Consider Sign in problem with Google in Pokèmon Go, and the two close reasons:

  • Unclear what you're asking

    • Please clarify your specific problem or add additional details to highlight exactly what you need. As it's currently written, it’s hard to tell exactly what you're asking. See the How to Ask page for help clarifying this question.
  • Too broad

    • There are either too many possible answers, or good answers would be too long for this format. Please add details to narrow the answer set or to isolate an issue that can be answered in a few paragraphs.

I'm going to use this question as an example, but I've seen this time and time again. Questions with little detail are often closed for "Unclear what you're asking" instead of "Too broad", when the latter seems more appropriate to me. In the example question, the asker has a very clear problem, and is asking a very clear question, but the amount of detail on the question makes answering it mostly guesswork until it's edited to provide more information.

I believe an appropriate close reason, in addition to comments on the question itself, would help the asker understand what is wrong with their question, and fix it accordingly.

I've seen this other meta post about a similar topic, but no mention of any "Too broad" close reason makes me think it didn't exist yet: Is “Unclear what you're asking” -flag used as a way to ask for more details?.

So unless I'm terribly misunderstanding both close reasons, I'd like you all to remember that the "Too broad" close reason exists, and to use it appropriately.

  • Unclear works fantastically for the exact same purpose. Either close reason works.
    – Frank
    Sep 23, 2016 at 19:21
  • 8
    @Frank You mean you're not sure what my example is asking? I have to disagree with that and I'm disappointed that you think two close reasons are the same. Sep 23, 2016 at 19:22
  • 6
    I don't think the two close reasons are the same. But when not enough details have been provided, either reason works just fine. There's an argument to be made for either.
    – Frank
    Sep 23, 2016 at 22:55
  • 2
    @Frank If the reasons can be one and the same, why do they both exist? Sep 26, 2016 at 15:58
  • 2
    @Kaizerwolf Because we only have a limited number of close reasons, and we try to ensure they aren't too specific, so they can be applied across broder areas. It means we run into things like this, sometimes, where multiple close reasons can be used for the same thing. Neither is perfect, and both can work.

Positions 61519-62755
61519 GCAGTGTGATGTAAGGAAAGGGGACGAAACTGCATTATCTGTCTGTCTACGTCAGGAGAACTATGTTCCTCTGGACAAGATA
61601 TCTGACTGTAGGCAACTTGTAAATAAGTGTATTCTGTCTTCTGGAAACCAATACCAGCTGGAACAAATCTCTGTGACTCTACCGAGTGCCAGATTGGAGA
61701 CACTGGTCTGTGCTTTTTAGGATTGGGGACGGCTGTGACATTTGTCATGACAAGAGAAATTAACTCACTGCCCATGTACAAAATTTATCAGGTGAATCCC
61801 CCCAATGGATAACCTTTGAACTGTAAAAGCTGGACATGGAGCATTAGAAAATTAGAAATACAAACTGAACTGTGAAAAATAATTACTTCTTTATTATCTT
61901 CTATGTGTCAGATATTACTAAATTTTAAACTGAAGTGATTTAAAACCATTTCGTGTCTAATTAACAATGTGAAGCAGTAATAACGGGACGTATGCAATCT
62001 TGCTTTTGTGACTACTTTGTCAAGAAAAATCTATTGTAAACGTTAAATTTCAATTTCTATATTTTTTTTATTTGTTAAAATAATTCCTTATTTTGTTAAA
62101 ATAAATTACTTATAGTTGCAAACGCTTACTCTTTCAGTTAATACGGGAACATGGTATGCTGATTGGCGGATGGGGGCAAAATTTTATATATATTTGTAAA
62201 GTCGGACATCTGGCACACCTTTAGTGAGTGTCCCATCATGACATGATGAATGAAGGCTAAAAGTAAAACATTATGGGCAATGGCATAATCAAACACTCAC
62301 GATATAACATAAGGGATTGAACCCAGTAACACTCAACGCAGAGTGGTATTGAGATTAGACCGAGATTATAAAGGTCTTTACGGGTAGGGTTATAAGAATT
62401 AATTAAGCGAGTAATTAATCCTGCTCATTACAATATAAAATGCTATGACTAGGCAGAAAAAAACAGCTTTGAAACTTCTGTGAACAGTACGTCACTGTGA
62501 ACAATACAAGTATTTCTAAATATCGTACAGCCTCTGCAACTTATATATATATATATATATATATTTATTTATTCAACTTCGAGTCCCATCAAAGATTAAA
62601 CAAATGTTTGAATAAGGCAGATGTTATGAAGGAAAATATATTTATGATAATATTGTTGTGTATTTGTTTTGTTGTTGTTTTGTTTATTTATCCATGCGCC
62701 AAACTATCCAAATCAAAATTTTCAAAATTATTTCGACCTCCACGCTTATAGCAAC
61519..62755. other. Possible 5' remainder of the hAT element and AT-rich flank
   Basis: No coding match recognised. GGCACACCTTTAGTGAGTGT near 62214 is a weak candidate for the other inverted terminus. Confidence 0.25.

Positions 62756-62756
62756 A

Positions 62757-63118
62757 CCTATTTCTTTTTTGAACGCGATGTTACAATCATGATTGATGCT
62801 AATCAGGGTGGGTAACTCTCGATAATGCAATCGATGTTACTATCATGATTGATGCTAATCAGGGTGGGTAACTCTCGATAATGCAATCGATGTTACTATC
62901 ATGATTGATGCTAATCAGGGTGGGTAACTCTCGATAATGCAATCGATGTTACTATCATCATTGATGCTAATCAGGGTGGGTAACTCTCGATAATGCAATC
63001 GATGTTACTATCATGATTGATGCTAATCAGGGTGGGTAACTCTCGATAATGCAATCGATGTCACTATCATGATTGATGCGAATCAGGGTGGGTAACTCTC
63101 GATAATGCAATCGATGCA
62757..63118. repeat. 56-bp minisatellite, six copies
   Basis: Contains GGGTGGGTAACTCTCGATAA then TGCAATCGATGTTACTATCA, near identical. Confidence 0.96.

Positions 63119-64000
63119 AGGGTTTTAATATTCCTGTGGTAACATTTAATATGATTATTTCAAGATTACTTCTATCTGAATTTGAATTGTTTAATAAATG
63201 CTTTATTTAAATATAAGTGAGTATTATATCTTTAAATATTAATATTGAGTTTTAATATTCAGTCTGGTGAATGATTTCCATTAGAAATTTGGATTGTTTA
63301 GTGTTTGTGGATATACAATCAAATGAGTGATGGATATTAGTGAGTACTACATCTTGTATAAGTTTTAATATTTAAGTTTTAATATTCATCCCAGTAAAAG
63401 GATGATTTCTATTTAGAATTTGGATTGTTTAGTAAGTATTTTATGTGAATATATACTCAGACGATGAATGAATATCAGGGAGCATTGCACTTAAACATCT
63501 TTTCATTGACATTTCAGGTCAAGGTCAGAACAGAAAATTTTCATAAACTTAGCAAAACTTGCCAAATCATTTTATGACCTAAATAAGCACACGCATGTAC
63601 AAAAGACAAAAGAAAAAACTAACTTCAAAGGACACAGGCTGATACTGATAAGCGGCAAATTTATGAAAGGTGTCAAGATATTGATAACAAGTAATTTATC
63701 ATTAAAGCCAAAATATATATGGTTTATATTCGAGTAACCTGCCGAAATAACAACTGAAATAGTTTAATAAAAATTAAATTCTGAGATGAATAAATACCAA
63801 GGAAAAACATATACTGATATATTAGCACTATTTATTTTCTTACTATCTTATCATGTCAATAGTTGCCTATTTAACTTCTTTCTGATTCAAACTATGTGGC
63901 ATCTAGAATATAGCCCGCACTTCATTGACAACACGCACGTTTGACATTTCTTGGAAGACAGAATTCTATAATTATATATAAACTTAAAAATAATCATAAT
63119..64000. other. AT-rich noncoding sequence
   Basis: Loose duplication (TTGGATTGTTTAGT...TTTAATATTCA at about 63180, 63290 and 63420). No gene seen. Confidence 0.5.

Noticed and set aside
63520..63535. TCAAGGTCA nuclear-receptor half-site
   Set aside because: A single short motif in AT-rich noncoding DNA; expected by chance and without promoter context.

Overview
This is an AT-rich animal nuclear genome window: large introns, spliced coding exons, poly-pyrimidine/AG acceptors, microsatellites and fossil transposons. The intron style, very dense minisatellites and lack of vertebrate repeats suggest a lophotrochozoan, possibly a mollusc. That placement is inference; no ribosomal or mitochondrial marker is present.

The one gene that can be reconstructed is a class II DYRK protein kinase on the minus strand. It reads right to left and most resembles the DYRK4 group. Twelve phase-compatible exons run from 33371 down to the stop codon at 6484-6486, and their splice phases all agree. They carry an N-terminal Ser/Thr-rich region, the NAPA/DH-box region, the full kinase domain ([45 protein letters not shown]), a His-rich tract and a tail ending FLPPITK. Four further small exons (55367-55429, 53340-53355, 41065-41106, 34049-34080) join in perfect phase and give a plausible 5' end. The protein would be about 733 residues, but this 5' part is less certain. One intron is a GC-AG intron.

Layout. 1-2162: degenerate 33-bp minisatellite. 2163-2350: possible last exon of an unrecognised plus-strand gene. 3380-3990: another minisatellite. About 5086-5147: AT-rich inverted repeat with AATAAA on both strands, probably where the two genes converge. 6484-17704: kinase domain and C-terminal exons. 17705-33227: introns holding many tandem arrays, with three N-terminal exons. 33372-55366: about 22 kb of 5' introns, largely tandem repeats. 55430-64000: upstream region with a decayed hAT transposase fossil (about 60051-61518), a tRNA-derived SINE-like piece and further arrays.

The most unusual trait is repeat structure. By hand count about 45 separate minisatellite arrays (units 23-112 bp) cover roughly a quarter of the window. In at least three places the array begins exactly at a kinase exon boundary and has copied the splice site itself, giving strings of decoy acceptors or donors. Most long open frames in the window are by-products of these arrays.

– Frank
    Sep 26, 2016 at 16:00
  • 5
    @Kaizerwolf they are not one and the same, but sometimes both apply to the same question and later close voters tend to pile onto whichever one the initial close vote picked. Sep 26, 2016 at 19:19
  • I'd say this would be a problem if people were regularly raising metas or comments on closed questions that are closed as unclear (with their complaint being that the close reason is wrong). I'm not sure that is the case. Being told a question is too broad or unclear will re-open if the OP (or others) re-define the scope of the question.
    – user101016
    Sep 28, 2016 at 16:02
  • Don't get me wrong, I agree that people do occasionally choose unclear when it should be too broad, but regardless it doesn't seem to have a negative effect.
    – user101016
    Sep 28, 2016 at 16:03

1 Answer 1


Too Broad is for when the question is answerable, but the answer would be too long for our format.

Unclear What You're Asking is for when the question can't be usefully answered because it doesn't have enough details or is so poorly worded.

As someone who's never played Pokemon Go, I can't say for sure which of those works better for your example, but I could see it going both ways.

One might think that you could answer the question by providing a breakdown of every possible reason for not being able to sign-in again. But, not only would that be broad, most of it would not actually apply to their situation, so you might say that that is not only too much information, most of it isn't useful. So, since there's not enough information to write an answer that definitely applies to them, you might say that it is unclear what they're asking.

Either way, Frank is right, it's not really important which close reason is used. Close voters (the first one, at least), should leave some kind of explanation of why they are voting and what changes they think could save the question. This is more important than the canned message in the banner.

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